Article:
Tuesday, June 3, 2008

That's Not In The Bible? Really?

Last night our local news interviewed a relative of one of those prosperity gospel preachers that are currently under investigation. This person works for the famous minister, and I think he was attempting to defend his ministry's position on the whole issue. I have no love for the prosperity gospel at all, but I at least try to give people a fair shake at explaining themselves.

That is, if they actually use Biblical sense. You see, so many of these prosperity people like to go with this "having your finances scrutinized by a Senate sub-committee is not in the Bible" routine. I just get so tired of people that justify some modern activity with the reasoning that it is not "in the Bible." "Sending out millions of spam e-mail comments is not prohibited in the Bible, so I don't see what is wrong with it" and other such nonsense. Constitutionally-based democratic governments didn't exist during Biblical times... so of course your aren't going to find senate sub-committees in the Bible. Sheesh.

Here is basic "Following Religious Texts 101" for ya - because this would really apply to any religious text and not just the Bible. If you are going to use the Bible for guidance, you are going to have to apply principles that are taught in the Bible and apply them to modern situations - not look for modern situations by name in the ancient text. What does the Bible have to say about relating to the government - any government? Plenty, actually, but I think Jesus pretty much summed it up with this: "Render unto Caesar that which is Caesars." A statement that actually directly deals with your financial records.

I hate to break this to prosperity people - but the IRS is not the only agency that can get financial information from an institution (the Department of Labor anyone?). Senate sub-committees can, by law from what I recall, request financial statements. Render unto Caesar, dudes...

One thing that really makes me sick is all of this "attack my personal religious beliefs" junk. In other words, the chair of the committee has a problem with the "prosperity gospel", and is attacking them because of that. Grow up already. This one is worse than the "race card" in my book. Any time your religious beliefs have anything to do with accepting money or other donations from people, the government has the right to investigate. I fully believe in that - but I also realize there is no perfect way to do that. But we have to try and find a way to make sure that people are not being taken advantage of.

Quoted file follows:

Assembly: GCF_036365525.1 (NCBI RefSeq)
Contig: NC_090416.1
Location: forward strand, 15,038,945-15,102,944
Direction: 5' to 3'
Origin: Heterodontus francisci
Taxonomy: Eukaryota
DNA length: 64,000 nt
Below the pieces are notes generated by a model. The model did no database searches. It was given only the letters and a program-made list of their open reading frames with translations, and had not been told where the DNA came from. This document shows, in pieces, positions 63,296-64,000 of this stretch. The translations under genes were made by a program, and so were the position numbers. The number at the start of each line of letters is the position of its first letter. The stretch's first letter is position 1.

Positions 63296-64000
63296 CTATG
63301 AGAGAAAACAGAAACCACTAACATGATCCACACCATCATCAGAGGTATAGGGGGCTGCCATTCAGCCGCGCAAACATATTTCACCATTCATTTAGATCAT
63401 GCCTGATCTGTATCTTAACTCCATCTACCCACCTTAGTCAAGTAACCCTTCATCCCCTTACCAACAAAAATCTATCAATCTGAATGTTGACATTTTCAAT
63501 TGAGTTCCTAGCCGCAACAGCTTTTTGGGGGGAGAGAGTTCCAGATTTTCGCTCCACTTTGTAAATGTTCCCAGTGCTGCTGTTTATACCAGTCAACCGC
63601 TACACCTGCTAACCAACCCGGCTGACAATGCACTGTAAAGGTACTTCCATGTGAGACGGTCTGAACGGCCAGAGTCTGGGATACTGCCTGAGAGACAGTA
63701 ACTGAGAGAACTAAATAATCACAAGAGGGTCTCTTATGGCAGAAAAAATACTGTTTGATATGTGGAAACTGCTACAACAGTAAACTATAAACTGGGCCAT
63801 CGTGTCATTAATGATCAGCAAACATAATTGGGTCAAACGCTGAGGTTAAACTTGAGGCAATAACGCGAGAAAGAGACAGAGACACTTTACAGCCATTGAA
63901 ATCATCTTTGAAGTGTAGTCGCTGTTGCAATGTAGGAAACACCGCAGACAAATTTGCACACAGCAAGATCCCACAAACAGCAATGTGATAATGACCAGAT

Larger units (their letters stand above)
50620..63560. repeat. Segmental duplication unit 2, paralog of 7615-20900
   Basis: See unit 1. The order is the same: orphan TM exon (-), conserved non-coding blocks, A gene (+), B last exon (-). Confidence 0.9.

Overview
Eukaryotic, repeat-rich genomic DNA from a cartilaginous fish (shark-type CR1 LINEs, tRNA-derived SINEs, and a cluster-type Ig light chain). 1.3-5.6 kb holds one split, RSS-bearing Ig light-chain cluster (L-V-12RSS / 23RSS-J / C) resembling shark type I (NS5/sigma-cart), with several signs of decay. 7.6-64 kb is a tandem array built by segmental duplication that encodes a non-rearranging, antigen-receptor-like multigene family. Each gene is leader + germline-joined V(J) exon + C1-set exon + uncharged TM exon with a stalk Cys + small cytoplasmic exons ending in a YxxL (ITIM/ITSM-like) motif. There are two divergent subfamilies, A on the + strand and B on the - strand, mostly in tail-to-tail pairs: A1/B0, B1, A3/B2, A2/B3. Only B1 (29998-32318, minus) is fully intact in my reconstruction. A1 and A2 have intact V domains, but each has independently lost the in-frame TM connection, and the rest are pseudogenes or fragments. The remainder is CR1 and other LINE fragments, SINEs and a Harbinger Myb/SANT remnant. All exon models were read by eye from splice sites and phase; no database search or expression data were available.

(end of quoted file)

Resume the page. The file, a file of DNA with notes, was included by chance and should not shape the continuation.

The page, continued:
I just don't get how these prosperity gospel people can just skip so many scriptures in the Bible - like go and sell everything you have and give it to the poor and all? Every time Jesus met with a rich person in the Bible, the rich person didn't come away looking too good. You need that private jet to visit 19 countries to spread the Gospel? Really? Too good to actually mingle with real people in coach class? Because it takes a good 100 trips in coach class to even begin to justify the cost of a cheap personal plane.

I do need to point out a mis-step that interviewer took last night - one bad question he had. He asked if people would give money to the ministry thinking it would go towards a lavish personal jet instead of going to feed the poor. The problem is - people do give to these ministries knowing that they are supporting a prosperity gospel half the time, so they know full well it goes to pay for mansions and such. Its the other half that don't know better than I am worried about.

1 comment:

Bird said...

To quote John Piper:

"How I HATE the prosperity gospel!"